Home Buying in 43558>Question Details

Sara, Other/Just Looking in Swanton, OH

How do I determine the lowest price to offer for an old home listed at $121,500 without offending the seller?

Asked by Sara, Swanton, OH Thu Jan 17, 2008

I really love this house, but it needs some updates. I think the asking price is on the high side at $121,500. The garage needs a new foundation and the house itself is almost 100 years old. I really do not want to pay over $699/mo and have very little in the way of a down payment.

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9
OH--and have your buyer Realtor help you to determine.
2 votes Thank Flag Link Fri Jan 18, 2008
Well, first off, there's no telling what will or will not offend the seller. Some might be offended at an offer $1 below what they're asking; others might not be offended at an offer 20% lower. Other experts on this site suggest that you can minimize the offense potential if your offer is accompanied by comps and an explanation of why you're offering what you are. That's certainly good advice. Still, my focus is not on offending or not offending the seller, but rather on what meets your needs and wants.

First, determine what the house is worth. Have your Realtor do a CMA. Considering the age and nature of the house, that may be difficult, but a good agent should be able to tell you, within a reasonable range, what the house should be worth. OK, that sets your cap. You're not going to overpay for the house.

Second, you have to consider your own finances. Even if the house is an absolute bargain at, say, $120,000, could you afford whatever the mortgage would be--roughly $750, plus taxes, insurance, maintenance, etc? And you say you have very little in down payment. Don't misunderstand; there are ways to buy the house. But is it something you can afford today, and afford tomorrow.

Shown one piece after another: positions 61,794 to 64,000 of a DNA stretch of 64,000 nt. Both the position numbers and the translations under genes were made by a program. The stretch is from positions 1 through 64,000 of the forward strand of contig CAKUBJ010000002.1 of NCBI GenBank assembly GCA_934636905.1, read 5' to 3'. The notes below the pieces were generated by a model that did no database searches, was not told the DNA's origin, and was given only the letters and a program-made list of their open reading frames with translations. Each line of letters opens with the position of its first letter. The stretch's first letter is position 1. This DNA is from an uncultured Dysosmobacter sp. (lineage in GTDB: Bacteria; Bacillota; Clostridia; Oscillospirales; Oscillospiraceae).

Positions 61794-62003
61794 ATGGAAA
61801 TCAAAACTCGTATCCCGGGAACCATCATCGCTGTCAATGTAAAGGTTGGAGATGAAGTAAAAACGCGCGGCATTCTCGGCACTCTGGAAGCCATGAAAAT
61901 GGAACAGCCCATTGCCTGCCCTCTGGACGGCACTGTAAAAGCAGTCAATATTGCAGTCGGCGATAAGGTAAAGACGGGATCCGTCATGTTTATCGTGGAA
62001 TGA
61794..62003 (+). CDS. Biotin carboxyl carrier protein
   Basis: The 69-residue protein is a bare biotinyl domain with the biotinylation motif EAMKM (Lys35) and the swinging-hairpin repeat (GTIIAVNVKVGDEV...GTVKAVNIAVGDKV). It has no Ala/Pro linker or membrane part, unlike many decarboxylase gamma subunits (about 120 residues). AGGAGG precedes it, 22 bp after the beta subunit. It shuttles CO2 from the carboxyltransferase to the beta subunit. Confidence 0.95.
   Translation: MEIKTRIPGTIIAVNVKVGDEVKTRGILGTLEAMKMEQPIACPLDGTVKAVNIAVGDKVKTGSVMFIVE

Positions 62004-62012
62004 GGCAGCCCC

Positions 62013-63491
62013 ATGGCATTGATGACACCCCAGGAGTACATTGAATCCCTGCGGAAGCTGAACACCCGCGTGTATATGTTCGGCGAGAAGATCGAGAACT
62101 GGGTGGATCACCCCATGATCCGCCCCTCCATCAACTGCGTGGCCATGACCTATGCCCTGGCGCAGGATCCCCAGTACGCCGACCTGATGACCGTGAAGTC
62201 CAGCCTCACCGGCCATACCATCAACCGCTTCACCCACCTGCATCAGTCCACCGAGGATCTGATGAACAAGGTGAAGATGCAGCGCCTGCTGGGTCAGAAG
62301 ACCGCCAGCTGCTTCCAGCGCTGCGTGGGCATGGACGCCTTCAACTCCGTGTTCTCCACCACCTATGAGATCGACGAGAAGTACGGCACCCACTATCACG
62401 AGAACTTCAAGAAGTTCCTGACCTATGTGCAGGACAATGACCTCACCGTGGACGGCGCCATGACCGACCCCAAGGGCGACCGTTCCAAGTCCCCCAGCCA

That leads to your consulting with a good mortgage broker to determine what you can afford and what you can qualify for. Find out what, mathematically, you can qualify for. Then figure out whether that works for you.

Then work backwards from your comfort level. If the most you're willing to pay per month is $699, and you have very little (oh, say, $5,000) for a down payment, then work with your mortgage broker and with your Realtor to determine the most you could afford to pay for the property. You take the Realtor's CMA...you take the second number (the most you can comfortably spend)...take the lower of the two...and that's the maximum you can spend.

So now that you've established the maximum, you should leave yourself some negotiating room. There are different strategies on this, of course. Say your magic number is $115,000...the lower of the CMA and what you can comfortably afford. Maybe you come in real close to that with as strong an offer as possible, with your agent conveying to the seller that this is it...take it or leave it. Another strategy relies on the old American "split the difference" fair play approach. It's priced at $121,500; your maximum is $115,000. So you offer $109,000. The seller counters by "splitting the difference" at $115,000. Voila! There you go.

But please, please, please don't worry about offending the seller. This is your purchase. Your neck is on the line. This will possibly be your home. You're the one who's going to be making the mortgage payments. This purchase has to work for you.